What can't you do in Rhino but can in AutoCAD?

I wonder, is AutoCAD worth buying when you have Rhino? What can you in AutoCAD that cant be done in Rhino? Speaking about 2D drawing of course.


Can’t think about a single thing apart from the ability to handle large 2D drawings but it is changing too. Forget about AutoCAD I have left it in 2008 and never came back.

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AutoCAD has a richer set of dimensioning tools as well as more options for Paperspace viewports. The Block feature in AutoCAD does more than Rhino too.
There are others but those are the main differences.

Keep in mind that Rhino and AutoCAD are intended for very different primary purposes.
Rhino is an industrial design, product styling application intended for manufacturing.
AutoCAD is intended for creating production drafting document sets.


John is right. AutoCAD can be favoured by the draftsmans but with a little bit of patience you can get great results in Rhino too. The best thing in Rhino 2D is ability for ‘per object’ print color assignment. No messing with ctbs, better control and variety. Two thing I am wishing for Rhino to have are gradient and transparent hatches.


You can buy Rhino but you can only rent Autocad.



So true!

Exactly, thats why I wonder… Naturally I thought AutoCAD has more specialized tools for 2D drawing, but dont known which…

If AutoCAD were to disappear tomorrow the world would be a better place…just kidding…a little bit.

If it were to disappear, our business could get by with Rhino for 2D drafting. If Rhino were to disappear…well then we’d have a problem.

However, the business is starting to rely on an AutoCAD plugin, which could cause some drama, but we could probably get by with Rhino and some fancy scripts.

I have people telling me Rhino’s precision is not so good compared to AutoCADs and that the lines created in AutoCAD have better quality when printed…


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I just began a full time job that requires me to work in AutoCAD. I’m miserable.

AutoCAD is like a battleship, Rhino is like a Maserati. Great if you need a battleship, but if not …


Autocad seems to be surviving because its the well know prog, rang my local college asking what CAD progs do they teach, they were not aware of anything but AutoCAD.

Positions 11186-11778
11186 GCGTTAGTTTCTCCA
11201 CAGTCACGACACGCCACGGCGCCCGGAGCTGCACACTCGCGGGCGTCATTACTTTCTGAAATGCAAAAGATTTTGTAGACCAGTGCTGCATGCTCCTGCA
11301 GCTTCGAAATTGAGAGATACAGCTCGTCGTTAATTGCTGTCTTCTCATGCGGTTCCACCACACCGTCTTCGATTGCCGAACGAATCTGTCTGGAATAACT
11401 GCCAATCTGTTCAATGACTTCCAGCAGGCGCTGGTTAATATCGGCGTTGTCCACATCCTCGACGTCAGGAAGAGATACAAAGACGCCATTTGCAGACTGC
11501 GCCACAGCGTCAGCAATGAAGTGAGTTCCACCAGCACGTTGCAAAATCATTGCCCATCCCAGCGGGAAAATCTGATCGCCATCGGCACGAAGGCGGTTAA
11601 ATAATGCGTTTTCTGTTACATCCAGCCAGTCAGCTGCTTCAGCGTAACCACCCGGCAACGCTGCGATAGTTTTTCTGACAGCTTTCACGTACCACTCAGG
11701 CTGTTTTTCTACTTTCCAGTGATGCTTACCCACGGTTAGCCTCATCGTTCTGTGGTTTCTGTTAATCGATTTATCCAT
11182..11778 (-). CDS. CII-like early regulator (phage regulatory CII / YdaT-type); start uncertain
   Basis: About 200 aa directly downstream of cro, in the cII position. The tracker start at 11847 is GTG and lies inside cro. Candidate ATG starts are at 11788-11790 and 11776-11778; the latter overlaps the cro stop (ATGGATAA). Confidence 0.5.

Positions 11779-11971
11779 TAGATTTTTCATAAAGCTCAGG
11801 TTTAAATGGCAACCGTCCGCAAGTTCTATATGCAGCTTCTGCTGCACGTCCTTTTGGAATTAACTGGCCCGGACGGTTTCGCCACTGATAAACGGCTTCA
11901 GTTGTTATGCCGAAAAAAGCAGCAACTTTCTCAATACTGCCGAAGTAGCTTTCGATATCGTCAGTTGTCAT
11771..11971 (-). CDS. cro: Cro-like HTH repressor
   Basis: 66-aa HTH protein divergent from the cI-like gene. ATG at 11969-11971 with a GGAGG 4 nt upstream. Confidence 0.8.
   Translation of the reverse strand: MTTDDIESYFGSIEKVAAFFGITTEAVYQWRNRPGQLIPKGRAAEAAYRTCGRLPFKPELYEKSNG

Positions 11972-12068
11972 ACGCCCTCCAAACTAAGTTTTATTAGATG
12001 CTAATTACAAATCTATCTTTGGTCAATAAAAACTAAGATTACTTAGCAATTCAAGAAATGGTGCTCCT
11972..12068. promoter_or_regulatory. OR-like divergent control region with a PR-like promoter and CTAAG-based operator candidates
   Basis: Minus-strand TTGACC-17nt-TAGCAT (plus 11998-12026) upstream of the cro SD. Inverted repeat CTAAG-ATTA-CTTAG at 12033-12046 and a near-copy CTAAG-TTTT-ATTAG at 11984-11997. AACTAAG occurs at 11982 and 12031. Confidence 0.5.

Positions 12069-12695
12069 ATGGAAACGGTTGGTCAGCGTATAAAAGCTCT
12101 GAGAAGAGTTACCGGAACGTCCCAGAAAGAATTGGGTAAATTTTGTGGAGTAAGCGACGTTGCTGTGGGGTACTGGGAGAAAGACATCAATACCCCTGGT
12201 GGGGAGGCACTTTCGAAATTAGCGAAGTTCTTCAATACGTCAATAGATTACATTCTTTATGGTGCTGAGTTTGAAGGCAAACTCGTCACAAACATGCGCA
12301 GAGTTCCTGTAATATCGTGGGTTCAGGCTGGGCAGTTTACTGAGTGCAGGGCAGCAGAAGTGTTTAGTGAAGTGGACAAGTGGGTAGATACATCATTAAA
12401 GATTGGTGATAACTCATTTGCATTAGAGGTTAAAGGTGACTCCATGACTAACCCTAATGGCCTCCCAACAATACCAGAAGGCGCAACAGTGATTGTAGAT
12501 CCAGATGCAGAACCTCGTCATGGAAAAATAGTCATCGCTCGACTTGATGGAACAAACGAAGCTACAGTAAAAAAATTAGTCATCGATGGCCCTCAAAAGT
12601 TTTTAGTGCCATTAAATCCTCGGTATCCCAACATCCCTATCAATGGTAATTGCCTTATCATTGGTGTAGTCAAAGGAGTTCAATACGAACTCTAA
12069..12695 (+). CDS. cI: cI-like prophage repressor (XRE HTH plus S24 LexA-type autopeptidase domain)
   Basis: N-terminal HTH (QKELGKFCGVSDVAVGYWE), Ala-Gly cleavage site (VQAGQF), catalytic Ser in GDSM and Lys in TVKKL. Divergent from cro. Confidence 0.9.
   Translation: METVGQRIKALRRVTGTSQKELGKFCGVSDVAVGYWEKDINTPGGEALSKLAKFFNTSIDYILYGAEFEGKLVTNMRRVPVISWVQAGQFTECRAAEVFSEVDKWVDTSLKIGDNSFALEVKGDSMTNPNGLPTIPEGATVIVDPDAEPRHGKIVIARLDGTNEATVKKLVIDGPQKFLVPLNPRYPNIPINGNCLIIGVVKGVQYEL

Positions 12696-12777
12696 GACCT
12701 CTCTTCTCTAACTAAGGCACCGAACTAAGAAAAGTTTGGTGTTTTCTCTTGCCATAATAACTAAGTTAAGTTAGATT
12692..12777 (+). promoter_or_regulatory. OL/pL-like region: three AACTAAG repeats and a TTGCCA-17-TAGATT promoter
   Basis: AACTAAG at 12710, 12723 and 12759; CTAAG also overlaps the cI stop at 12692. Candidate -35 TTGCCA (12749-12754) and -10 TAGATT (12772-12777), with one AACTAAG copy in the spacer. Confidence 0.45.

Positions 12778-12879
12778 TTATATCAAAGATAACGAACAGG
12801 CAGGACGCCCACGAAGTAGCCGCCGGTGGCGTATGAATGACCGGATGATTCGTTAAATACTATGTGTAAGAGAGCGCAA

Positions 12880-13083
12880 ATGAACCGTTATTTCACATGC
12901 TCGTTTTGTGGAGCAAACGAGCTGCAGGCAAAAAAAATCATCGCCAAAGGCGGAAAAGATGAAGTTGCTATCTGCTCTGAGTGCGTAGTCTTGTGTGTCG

Times move on but employers don’t always.

The big issue now is

take Inventor by Autodesk, now £4k to rent it, for just 3 years, previously it was that to buy it outright.

With other programs now on the scene based on new thinking to overcome the traditional ones and their learning curve, Spaceclaim for example developed hand in hand with McNeel I gather for compatability with Rhino, and their 2D abilities, let alone their metal bending and other features , maybe you can influence your employer to take a much needed rethink.


Im aware of that, thanks for the link anyways. Still people spread those comments around with no evidence at all.
Dunno about the printing quality though, I believe that as they are both vector lines, they should have same quality when exported to pdf.

It’s a good question, and challenge for Rhino’s 2D layout people.

What would make Rhino better in 2D?

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One thing that I always missed from AutoCAD was ability to clip blocks or xrefs with custom line shapes. Obviously it made sense with 2D drawings only, but still…


There are not STB/CTB files in Rhino right? I mean you cannot import a plotting file and have all your red lines be 0.5mm stroke right?

You can do it in two seconds by selecting all red lines using color filter and then assigning required thickness. The best thing about Rhino is that you can have more red lines with different print thickness. You don’t need to alter your drawing to have a different print style.
Just to prove my point I have attached pdf with some graphics done entirely in Rhino with support of Grasshopper. I can’t imagine how the ctb would look like to achieve it.A1 design PAGE 2.pdf (6.8 MB)

I remember using the relative input a lot. You can type in < 34 + a distance . A line would be at 34 degrees and go the distance specified ( from world origin 0,0,0)
In Rhino I type the distance, then rotate the line at angle desired. Help me if there is a better way ----Mark

if you pick a start point for a line you can enter @1<34 to get a line 1 unit long at 34° or you can start a line and enter <34 and a length and the line snaps around every 34° angle, similar to Orthro.

If you leave out the @ it will be an absoute position from the origin.



I will go through those examples you gave and see how it works —Mark